had country called a blue card or red card in which they would, for a period of time, they could repeat it, they could re-up this, during that period of time they would have legal status in the united states. they could work in the united states, live in the united states, go to school in the united states. but they would not be on the road to citizenship. in order to do that they would have to have a touchback in their home country and they would get in line behind everybody else. now why do i think that's important? i think at the base of the objection to amnesty, as i understand it, is this idea that it is unfair to cut in line. if you're a kid and you're at school and you're waiting in line to get the drink of water, you're waiting in line to go to the bathroom, you're waiting in line to get your lunch, and you see somebody cut in line, you immediately know that's not fair. we all know that's not fair to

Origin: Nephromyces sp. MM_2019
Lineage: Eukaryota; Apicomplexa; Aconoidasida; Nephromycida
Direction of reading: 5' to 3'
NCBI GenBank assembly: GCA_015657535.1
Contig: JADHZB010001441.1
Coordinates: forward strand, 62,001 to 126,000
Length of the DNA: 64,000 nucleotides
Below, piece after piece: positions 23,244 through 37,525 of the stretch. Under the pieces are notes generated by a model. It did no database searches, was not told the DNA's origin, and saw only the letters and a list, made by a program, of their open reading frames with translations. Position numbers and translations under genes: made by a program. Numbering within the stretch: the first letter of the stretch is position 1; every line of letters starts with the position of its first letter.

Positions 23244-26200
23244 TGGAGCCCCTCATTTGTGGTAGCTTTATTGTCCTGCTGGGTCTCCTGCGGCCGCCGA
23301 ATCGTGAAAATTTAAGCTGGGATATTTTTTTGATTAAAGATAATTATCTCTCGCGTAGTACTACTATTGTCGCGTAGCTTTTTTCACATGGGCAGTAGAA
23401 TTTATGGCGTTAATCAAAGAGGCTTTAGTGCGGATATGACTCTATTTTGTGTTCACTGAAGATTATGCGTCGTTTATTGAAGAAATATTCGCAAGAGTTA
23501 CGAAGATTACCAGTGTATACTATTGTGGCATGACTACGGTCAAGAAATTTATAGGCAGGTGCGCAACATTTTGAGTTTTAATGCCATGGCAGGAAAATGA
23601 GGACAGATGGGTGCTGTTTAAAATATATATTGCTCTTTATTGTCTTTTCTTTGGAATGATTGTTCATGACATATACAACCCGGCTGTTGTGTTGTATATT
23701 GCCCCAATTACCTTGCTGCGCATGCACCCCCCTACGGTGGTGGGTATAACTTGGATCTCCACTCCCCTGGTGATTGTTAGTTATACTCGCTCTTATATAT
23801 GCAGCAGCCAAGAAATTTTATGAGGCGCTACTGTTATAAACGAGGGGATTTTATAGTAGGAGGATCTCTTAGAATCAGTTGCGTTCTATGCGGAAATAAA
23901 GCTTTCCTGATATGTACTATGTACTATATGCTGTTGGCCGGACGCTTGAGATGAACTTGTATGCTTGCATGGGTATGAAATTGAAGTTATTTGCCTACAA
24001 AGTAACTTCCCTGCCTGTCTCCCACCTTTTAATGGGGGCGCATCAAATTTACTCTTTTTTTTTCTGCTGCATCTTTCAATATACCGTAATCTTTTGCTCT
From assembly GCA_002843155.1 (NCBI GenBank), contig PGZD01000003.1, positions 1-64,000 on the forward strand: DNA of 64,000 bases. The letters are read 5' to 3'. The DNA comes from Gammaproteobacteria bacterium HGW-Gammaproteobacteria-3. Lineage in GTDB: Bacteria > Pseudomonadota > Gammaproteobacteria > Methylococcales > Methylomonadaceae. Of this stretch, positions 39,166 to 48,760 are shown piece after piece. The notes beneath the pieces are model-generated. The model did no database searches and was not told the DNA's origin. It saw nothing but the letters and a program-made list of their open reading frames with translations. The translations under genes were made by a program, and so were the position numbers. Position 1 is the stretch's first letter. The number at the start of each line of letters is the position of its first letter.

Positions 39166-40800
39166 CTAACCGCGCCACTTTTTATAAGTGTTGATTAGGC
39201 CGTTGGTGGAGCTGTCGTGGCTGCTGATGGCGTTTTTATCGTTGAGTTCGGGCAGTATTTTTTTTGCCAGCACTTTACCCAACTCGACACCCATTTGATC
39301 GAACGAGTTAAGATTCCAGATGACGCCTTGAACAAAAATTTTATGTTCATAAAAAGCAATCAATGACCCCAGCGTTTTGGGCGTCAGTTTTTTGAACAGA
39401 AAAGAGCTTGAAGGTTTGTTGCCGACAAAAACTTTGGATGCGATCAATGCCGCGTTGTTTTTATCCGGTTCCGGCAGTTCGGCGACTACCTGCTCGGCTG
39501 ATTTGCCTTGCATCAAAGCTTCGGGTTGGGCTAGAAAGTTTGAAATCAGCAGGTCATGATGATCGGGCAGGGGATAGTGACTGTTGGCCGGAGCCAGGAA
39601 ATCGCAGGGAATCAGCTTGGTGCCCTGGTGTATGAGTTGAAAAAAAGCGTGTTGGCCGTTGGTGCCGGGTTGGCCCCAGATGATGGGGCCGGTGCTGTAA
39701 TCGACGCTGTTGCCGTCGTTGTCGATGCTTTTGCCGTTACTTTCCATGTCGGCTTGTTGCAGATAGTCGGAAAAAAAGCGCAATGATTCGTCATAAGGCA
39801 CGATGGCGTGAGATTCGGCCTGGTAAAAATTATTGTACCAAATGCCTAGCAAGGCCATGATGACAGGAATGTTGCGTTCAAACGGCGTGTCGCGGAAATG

cut in line. and so why should someone who didn't follow the law cut in line in front of those who have waited in their own country for their opportunity to come to the united states? so my sweet spot in this particular argument would be that while you have an ability to remain in the united states, in order to get on the path to citizenship and not give you an advantage over somebody else from your home country, you must touch back in your home country and you must get in line behind everybody else who followed the law. i think that is an approach that at least ought to be considered. i'd hoped to be here in the next congress to be able to raise that and to fight for it and to see how others would view it, but i won't have that opportunity. i'd hoped to be on the outside in whatever i do to have a chance to continue to influence